Leek rust is a common fungal disease of leeks and garlic, but also affects onions and chives. The fungus causes bright orange, raised spots (pustules) on leaves.
Scientific name Puccinia porri (syn. Puccinia allii)
Plants affected Leeks, onions, garlic and chives
Main symptoms Bright orange pustules on leaves
Caused by Fungus
Timing Mid-summer until late autumn
What is leek rust?
Leek rust is a disease caused by the fungus Puccinia porri (syn. P. allii). It is important on leeks and garlic but also affects onions, chives and other Allium spp. The rust pathogen is comprised of genetically distinct sub-groups which differ in different parts of the world. In the UK onions are rarely severely affected, but rust can be serious on leek, garlic and chives. Work at the RHS suggests that the form that infects leeks does not infect chives and vice versa, but that garlic is susceptible to both types. Most attacks occur from mid-summer until late autumn.
You may see the following symptoms:
- On leaves: Bright orange pustules on both sides of infected leaves. These are initially enclosed by the surface tissues of the leaf, but break open to release dusty, orange, airborne spores
- Severe attacks may cause leaves to shrivel prematurely and will reduce vigour
- Infection is worse on nitrogen-rich soils with low potassium, so take care with fertiliser applications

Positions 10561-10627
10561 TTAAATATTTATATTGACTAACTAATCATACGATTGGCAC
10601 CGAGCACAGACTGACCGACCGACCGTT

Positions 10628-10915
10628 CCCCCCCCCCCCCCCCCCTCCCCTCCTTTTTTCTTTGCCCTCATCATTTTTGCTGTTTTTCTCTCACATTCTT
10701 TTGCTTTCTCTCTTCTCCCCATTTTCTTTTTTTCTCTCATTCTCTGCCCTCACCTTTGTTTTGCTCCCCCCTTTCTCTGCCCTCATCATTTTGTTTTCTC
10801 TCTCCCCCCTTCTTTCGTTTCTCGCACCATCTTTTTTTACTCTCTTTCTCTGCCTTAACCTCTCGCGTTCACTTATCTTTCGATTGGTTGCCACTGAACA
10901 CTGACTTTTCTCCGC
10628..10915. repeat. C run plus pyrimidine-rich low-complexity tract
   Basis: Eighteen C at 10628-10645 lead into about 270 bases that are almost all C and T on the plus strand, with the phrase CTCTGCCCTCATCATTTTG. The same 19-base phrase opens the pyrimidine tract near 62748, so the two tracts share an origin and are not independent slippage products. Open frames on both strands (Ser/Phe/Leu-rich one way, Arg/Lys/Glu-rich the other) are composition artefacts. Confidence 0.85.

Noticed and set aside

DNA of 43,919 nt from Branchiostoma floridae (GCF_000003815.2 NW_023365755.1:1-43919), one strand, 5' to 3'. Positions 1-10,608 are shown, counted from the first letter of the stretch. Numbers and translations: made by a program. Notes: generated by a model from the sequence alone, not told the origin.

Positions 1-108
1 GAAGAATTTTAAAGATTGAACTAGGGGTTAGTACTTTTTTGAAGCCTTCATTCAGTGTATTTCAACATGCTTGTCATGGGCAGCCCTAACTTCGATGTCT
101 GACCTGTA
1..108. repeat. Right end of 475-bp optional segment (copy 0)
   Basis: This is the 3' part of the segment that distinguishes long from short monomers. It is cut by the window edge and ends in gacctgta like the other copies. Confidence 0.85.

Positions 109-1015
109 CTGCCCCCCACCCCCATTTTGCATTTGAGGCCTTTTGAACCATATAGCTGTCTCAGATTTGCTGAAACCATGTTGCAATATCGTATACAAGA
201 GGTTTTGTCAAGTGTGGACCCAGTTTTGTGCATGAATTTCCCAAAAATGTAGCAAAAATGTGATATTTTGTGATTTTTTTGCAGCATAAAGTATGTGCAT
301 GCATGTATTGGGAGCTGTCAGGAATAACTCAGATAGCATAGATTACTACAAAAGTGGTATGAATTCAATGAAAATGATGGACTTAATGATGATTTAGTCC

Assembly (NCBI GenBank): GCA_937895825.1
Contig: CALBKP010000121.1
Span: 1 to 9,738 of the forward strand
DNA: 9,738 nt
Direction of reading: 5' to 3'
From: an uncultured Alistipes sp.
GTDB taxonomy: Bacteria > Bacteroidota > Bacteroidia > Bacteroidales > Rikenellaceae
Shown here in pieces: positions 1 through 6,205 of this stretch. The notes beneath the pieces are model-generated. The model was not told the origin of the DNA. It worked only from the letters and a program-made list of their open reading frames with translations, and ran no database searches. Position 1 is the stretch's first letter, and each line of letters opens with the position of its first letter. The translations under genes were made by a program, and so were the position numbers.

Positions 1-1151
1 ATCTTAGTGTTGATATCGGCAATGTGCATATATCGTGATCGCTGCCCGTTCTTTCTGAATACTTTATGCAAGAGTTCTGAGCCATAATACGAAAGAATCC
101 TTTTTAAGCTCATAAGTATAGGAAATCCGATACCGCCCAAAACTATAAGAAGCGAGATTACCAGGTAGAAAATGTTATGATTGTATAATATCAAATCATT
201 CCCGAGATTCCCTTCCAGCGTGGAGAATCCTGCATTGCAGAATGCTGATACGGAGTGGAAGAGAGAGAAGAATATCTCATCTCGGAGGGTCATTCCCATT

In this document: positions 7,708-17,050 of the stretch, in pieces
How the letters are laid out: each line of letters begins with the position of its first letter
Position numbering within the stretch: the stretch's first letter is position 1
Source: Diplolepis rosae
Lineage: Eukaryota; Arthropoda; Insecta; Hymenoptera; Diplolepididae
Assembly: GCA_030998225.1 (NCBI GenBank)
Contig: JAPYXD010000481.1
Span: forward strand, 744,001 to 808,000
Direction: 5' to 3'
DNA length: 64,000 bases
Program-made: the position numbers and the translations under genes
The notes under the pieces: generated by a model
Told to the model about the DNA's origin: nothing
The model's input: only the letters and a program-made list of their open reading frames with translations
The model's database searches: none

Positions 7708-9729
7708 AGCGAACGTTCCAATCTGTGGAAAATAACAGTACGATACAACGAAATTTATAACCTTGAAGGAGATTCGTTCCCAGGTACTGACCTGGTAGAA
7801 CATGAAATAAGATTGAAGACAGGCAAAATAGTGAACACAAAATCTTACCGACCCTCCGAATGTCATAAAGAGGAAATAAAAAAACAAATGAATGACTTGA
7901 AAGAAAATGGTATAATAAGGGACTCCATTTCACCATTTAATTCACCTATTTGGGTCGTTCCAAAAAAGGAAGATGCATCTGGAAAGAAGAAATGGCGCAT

- Do not crowd plants, as this raises humidity and increases the likelihood of infection
- Dispose of all plant debris at the end of cropping
- Suppliers sometimes claim a degree of resistance for certain varieties, check the latest catalogues for those currently available
There are no fungicides approved for use by amateur gardeners to control leek rust.
The rust fungi are described as biotrophs; that is, they grow within the living tissues of the plant and extract nutrients from the cells without killing them. However, although they do not kill tissues, heavy attacks by rusts can cause the leaves to shrivel and die prematurely and can depress vigour.
Rusts are not able to survive in an active state on dead plant material, so those affecting annual plants must either alternate with a different, perennial host, or produce resting spores to pass the dormant season.
The leek rust pathogen seems to fulfil its entire life cycle on leeks, without the need for an alternate host. On some other Allium species the fungus begins to produce dark resting spores within the orange pustules as the foliage dies down. These resting spores have been observed occasionally on leeks, but the role that they play in the disease on this crop is currently unknown. It is likely that there are simply sufficient leeks in the ground at all times of the year to ensure continuity of infection, without the need for resting spores.
Puccinia porri (syn. P. allii) has been confirmed as being seed-borne, but this is not currently thought to be of any great significance in the spread of the disease.
It is thought that a number of strains of P. porri (syn. P. allii) exist, varying in their ability to infect different Allium species.
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